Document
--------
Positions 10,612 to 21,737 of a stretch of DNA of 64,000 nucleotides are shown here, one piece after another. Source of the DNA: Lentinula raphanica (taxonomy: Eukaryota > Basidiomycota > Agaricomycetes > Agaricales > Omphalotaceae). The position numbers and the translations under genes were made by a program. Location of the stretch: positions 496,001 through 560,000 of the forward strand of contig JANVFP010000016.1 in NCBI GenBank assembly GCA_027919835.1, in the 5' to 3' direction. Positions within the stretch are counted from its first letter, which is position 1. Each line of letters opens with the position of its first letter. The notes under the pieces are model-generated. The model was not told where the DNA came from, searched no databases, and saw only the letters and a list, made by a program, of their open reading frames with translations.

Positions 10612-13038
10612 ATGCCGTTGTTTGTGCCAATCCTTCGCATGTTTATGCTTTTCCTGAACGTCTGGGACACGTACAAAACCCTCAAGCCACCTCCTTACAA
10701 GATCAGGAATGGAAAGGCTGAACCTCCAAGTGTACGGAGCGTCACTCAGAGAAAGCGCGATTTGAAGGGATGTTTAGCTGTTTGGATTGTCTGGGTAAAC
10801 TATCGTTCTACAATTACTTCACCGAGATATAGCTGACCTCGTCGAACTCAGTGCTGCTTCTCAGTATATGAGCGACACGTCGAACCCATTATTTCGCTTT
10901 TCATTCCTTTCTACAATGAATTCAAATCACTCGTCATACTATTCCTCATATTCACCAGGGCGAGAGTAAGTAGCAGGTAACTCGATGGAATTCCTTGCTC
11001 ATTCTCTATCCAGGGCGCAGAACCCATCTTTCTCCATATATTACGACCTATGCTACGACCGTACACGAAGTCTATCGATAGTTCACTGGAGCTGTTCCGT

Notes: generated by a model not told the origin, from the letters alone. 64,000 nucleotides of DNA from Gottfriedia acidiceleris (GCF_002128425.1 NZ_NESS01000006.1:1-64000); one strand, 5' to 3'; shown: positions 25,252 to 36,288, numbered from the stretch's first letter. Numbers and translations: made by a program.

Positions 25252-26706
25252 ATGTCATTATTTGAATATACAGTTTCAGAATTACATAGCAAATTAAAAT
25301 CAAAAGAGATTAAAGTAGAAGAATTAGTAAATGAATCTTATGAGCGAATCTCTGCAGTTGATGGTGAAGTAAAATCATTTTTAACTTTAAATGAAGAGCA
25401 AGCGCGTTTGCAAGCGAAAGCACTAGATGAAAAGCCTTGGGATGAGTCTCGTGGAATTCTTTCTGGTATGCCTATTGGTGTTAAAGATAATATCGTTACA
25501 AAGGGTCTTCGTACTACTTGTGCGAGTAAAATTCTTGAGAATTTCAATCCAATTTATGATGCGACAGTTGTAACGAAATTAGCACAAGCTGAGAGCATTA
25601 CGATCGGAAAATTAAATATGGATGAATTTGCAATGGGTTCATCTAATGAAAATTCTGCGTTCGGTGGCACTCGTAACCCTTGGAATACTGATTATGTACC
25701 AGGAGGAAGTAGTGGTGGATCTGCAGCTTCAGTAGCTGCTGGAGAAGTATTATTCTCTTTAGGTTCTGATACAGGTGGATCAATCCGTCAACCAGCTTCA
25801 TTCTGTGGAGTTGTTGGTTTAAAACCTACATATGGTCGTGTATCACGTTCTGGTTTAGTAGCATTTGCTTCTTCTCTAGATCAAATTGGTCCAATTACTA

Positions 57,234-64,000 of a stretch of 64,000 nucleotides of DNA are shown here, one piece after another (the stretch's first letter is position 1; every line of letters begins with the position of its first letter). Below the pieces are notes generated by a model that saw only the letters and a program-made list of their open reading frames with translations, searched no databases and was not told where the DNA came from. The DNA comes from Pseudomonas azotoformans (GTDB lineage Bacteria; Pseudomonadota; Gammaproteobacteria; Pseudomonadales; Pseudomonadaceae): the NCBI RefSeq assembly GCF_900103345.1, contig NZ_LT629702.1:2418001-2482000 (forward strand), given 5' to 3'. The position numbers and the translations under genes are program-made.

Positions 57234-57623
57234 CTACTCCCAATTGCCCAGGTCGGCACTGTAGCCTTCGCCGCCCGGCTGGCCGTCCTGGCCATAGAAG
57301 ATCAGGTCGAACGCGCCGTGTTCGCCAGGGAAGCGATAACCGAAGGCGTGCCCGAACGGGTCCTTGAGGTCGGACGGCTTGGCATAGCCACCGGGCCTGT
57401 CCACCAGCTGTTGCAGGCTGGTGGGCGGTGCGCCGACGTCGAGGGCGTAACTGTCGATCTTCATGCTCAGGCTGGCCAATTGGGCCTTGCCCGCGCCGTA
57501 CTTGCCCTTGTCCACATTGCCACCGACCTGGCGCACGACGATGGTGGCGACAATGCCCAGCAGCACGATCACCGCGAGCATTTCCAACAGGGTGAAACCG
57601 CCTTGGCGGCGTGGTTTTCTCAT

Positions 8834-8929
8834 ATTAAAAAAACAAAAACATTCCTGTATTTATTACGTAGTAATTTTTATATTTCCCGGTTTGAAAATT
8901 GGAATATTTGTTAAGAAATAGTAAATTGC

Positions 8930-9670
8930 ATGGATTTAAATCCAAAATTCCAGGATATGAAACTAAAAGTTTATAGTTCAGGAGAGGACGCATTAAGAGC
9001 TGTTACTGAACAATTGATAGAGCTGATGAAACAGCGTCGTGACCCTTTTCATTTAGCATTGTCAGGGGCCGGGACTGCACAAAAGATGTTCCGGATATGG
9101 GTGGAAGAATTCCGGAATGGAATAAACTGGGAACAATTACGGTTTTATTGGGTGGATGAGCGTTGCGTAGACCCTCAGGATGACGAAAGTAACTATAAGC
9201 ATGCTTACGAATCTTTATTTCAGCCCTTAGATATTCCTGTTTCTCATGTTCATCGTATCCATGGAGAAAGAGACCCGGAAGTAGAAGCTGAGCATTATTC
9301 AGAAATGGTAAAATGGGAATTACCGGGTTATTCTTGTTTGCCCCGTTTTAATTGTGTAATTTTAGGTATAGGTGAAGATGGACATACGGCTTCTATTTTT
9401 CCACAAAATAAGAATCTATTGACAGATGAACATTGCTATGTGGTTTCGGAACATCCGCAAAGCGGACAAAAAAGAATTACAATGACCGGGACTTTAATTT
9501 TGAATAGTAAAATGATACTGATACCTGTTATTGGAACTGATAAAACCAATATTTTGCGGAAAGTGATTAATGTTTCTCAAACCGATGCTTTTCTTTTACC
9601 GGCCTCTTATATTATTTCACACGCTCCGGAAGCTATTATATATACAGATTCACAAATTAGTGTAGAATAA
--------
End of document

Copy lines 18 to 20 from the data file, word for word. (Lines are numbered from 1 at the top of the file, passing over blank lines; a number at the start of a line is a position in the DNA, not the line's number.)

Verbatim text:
Positions 57234-57623
57234 CTACTCCCAATTGCCCAGGTCGGCACTGTAGCCTTCGCCGCCCGGCTGGCCGTCCTGGCCATAGAAG
57301 ATCAGGTCGAACGCGCCGTGTTCGCCAGGGAAGCGATAACCGAAGGCGTGCCCGAACGGGTCCTTGAGGTCGGACGGCTTGGCATAGCCACCGGGCCTGT